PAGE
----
The hidden impact of the cost-of-living crisis on women’s safety

Welsh Women’s Aid joins a coalition of women’s safety organisations that are concerned for women’s safety during the cost-of-living crisis

Three women's faces edited to make distorted
Women are more vulnerable to the negative impacts of the cost-of-living crisis. [Original picture by Gemma Chua-Tran]

Women are more vulnerable to the negative impacts of the cost-of-living crisis, according to a recent report. This places women who are in unsafe relationships even higher at risk.

On 17 November 2022, Welsh Women’s Aid and multiple other women’s safety organisations from across the UK, formed a joint statement stating that the cost-of-living crisis is impacting women unequally, especially women who are impacted by abuse.

This statement calling on the government for urgent action has been signed by 80 organisations. These include End Violence Against Women, Rape Crisis England & Wales, and Respect. 

The coalition of women’s organisations state that the current crisis is placing women at a greater risk of violence and abuse, which will have a devastating impact.

Calling on the British government for urgent action, Andrea Simon, director of the End Violence Against Women Coalition said many of these risks to women that are facing abuse could have been foreseen and therefore prevented. She added this situation is strikingly similar to the Covid-19 pandemic which left women in troubling situations.

During the pandemic the average call duration made to Welsh Women’s Aid doubled

During the pandemic the average call duration made to Welsh Women’s Aid doubled, and there was an 80% increase in crisis calls since March 2020. The reason for this was pointed towards the increased time spent at home. During the pandemic women were involuntarily having to spend more time stuck within their homes.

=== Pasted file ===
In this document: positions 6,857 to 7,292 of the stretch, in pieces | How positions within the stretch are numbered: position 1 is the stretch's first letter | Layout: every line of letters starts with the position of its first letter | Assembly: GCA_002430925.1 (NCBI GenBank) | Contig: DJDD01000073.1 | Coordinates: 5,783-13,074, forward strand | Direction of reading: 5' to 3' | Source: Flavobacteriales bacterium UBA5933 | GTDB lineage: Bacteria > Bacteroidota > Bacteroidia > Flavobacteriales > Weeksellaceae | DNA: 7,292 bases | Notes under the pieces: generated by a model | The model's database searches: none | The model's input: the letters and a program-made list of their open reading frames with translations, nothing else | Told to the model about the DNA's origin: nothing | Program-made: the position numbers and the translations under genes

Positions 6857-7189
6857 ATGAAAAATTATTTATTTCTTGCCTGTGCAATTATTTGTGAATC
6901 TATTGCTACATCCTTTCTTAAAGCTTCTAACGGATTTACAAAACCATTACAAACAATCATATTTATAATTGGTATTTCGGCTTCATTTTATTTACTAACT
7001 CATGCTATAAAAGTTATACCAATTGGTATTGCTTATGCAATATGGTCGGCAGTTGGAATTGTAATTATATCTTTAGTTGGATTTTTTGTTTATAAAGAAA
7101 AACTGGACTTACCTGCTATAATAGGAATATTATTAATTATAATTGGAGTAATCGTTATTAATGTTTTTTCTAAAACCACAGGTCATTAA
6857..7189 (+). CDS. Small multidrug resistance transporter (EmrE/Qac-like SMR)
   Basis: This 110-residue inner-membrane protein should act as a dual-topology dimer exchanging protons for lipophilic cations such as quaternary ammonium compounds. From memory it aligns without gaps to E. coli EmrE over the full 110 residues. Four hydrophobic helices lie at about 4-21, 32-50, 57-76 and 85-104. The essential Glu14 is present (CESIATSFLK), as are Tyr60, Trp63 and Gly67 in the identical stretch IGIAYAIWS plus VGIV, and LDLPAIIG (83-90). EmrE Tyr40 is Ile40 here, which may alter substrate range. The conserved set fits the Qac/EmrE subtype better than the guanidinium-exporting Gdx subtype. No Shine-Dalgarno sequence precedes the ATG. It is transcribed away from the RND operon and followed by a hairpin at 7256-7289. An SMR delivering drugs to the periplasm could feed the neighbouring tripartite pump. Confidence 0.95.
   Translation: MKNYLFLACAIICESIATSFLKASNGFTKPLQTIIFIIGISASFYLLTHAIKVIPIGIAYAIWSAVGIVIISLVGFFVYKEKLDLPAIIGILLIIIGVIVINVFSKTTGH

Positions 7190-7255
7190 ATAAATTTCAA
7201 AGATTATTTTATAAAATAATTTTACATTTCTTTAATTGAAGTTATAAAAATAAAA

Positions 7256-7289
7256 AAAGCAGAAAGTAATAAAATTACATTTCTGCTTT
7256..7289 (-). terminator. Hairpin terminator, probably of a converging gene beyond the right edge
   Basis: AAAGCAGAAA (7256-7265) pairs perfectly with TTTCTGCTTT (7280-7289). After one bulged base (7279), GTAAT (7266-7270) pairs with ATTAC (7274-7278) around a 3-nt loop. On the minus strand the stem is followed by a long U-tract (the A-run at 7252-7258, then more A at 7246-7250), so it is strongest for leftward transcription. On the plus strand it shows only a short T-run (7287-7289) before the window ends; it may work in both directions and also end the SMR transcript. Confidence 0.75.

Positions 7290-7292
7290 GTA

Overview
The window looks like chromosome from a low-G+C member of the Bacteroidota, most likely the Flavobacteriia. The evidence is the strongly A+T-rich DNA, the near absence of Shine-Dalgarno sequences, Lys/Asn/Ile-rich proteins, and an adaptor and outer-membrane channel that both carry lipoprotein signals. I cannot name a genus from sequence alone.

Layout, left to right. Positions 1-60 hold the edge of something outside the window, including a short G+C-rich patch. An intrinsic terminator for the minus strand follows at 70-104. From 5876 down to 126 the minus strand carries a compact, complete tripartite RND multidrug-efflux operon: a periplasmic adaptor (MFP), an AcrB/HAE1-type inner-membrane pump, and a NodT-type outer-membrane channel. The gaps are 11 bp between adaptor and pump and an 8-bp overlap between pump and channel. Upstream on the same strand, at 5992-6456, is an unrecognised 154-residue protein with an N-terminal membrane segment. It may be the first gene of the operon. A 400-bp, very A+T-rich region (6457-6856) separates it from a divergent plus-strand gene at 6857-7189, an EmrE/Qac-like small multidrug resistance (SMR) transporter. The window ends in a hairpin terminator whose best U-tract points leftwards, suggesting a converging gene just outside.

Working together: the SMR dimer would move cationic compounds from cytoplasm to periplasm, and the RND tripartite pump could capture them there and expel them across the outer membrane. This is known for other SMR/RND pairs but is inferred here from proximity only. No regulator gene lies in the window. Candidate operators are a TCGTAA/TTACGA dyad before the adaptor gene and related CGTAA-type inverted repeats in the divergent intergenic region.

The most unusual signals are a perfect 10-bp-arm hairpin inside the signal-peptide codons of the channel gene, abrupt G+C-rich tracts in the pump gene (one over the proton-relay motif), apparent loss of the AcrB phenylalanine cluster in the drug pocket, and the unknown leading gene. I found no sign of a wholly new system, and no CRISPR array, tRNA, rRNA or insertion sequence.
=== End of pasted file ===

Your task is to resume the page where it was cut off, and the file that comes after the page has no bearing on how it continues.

Many organisations fear a similar situation will unfold because of the cost-of-living crisis. 

During this period pressures will be high in many people’s lives and homes, creating added strain on unhealthy relationships. As bills and prices rise, for some individuals this means less money to spend on socialising outside of their homes and away from their abusers. 

“I have felt more isolated as I already cannot leave the home without permission. Not being able to afford activities means that I cannot leave at all,” said an anonymous victim in Women’s Aid’s recent report on the impact of the cost-of-living crisis on survivors of domestic abuse. 

This high demand for services has continued following the pandemic. The Live Fear Free Helpline which is available for women experiencing violence has seen an increase already since last year. 

The total number of contacts for the Live Fear Free Helpline in 2021/22 was 35,536, which is an 18% increase since 2020/21, where there was 30,063 contacts.

Financial Worries

The cost-of-living crisis has already had a negative impact on women’s safety. It has impacted women’s ability to relocate to safe accommodation and the price of legal support and advice has increased significantly. 

As women’s incomes are squeezed, the choice between eating and heating becomes a devastating reality. According to The Bevan Foundation, 57% of women are cutting back on heating, and 39% are cutting back on food for themselves in order to feed their children